Friday June 23rd 2017

Protective Role of Ninjurin1 KO Mice against EAE [Immunology]

Ninjurin1 is a homotypic adhesion molecule that contributes to leukocyte trafficking in experimental autoimmune encephalomyelitis (EAE), an animal model of multiple sclerosis. However, in vivo gene deficiency animal studies have not yet been done. Here, we constructed Ninjurin1 knock-out (KO) mice and investigated the role of Ninjurin1 on leukocyte trafficking under inflammation conditions such as EAE and endotoxin-induced uveitis. Ninjurin1 KO mice attenuated EAE susceptibility by reducing leukocyte recruitment into the injury regions of the spinal cord and showed less adhesion of leukocytes on inflamed retinal vessels in endotoxin-induced uveitis mice. Moreover, the administration of a custom-made antibody (Ab26–37) targeting the Ninjurin1 binding domain ameliorated the EAE symptoms, s…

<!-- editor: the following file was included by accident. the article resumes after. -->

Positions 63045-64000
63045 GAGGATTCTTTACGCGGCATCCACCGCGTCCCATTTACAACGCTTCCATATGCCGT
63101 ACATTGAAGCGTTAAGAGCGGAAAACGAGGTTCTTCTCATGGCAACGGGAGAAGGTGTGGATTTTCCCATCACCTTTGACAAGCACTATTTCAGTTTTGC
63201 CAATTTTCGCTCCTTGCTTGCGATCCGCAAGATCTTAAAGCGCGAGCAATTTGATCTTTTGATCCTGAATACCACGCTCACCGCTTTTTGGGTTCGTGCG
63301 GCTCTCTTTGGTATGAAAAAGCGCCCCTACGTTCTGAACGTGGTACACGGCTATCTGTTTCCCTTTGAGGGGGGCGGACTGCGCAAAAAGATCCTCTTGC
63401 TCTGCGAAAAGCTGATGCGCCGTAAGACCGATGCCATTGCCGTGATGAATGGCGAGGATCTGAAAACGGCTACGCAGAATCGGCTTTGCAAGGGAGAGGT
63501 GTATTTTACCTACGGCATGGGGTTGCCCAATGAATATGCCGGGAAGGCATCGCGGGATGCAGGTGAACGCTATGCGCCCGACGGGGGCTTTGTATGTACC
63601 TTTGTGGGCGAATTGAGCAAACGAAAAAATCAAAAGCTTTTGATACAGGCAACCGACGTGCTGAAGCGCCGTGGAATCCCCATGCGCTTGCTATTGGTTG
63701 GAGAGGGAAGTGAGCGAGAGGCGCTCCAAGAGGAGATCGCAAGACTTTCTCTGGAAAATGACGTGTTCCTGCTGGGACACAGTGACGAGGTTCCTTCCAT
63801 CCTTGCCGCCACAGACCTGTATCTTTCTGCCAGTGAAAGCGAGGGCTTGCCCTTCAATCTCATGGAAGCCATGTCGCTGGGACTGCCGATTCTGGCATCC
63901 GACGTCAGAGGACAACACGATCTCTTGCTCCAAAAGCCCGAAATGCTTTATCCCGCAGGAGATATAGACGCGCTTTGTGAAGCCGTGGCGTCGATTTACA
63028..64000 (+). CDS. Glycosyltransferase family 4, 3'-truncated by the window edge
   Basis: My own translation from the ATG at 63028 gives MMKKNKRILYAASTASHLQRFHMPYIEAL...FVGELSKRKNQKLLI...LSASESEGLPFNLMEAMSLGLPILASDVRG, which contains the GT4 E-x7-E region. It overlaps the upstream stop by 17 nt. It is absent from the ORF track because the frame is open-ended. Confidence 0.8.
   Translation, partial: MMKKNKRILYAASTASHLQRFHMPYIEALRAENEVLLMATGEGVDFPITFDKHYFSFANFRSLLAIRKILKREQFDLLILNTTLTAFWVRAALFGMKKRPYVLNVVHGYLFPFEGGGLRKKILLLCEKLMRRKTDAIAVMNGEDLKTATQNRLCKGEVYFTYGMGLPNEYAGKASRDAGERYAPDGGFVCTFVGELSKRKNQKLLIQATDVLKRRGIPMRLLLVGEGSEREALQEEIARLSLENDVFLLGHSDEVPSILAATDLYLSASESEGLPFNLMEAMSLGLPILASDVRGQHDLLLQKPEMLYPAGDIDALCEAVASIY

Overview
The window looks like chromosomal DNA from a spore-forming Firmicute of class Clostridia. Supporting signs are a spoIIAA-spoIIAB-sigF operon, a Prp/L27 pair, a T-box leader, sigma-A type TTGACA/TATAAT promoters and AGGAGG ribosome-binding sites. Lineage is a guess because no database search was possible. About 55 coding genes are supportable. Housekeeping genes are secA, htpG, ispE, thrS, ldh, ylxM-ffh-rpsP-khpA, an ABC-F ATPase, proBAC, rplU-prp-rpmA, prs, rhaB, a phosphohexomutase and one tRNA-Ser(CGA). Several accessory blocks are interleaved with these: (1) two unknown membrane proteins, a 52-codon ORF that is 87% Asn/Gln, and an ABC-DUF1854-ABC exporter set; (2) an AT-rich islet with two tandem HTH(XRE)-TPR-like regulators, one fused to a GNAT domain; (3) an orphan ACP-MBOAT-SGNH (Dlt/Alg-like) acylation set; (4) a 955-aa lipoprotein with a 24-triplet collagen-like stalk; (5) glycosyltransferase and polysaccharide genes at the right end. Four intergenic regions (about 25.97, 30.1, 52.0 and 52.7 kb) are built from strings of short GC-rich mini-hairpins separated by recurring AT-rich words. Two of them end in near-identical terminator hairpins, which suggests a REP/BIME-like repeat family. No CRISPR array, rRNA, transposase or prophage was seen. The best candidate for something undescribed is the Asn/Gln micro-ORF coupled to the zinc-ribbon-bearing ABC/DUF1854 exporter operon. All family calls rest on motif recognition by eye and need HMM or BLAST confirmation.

Link:  

Protective Role of Ninjurin1 KO Mice against EAE [Immunology]

Leave a Comment

More from category

MS Society Hosts Joint Congressional Briefing on the Value of Rehabilitation
MS Society Hosts Joint Congressional Briefing on the Value of Rehabilitation

/About-the-Society/News/Society-Hosts-Joint-Congressional-Briefing-on-the [Read More]

MS Society Disappointed with Senate Healthcare Bill
MS Society Disappointed with Senate Healthcare Bill

/About-the-Society/News/HealthcareBill-6-22 [Read More]

Type I interferons could have role in natural improvement of RA during pregnancy
Type I interferons could have role in natural improvement of RA during pregnancy

An international US-Danish team of scientists, led by Damini Jawaheer, Ph.D. at the UCSF Benioff Children's Hospital [Read More]

Shared decision-making essential to optimal treatment and quality of life for patients with MS
Shared decision-making essential to optimal treatment and quality of life for patients with MS

One of the cornerstones of multiple sclerosis treatment is shared decision-making between patients and their doctors [Read More]

UC consortium formed to speed up development of new drugs
UC consortium formed to speed up development of new drugs

For 12 years, UCLA researcher Dennis Slamon pursued a groundbreaking approach to treating breast cancer: Attack the [Read More]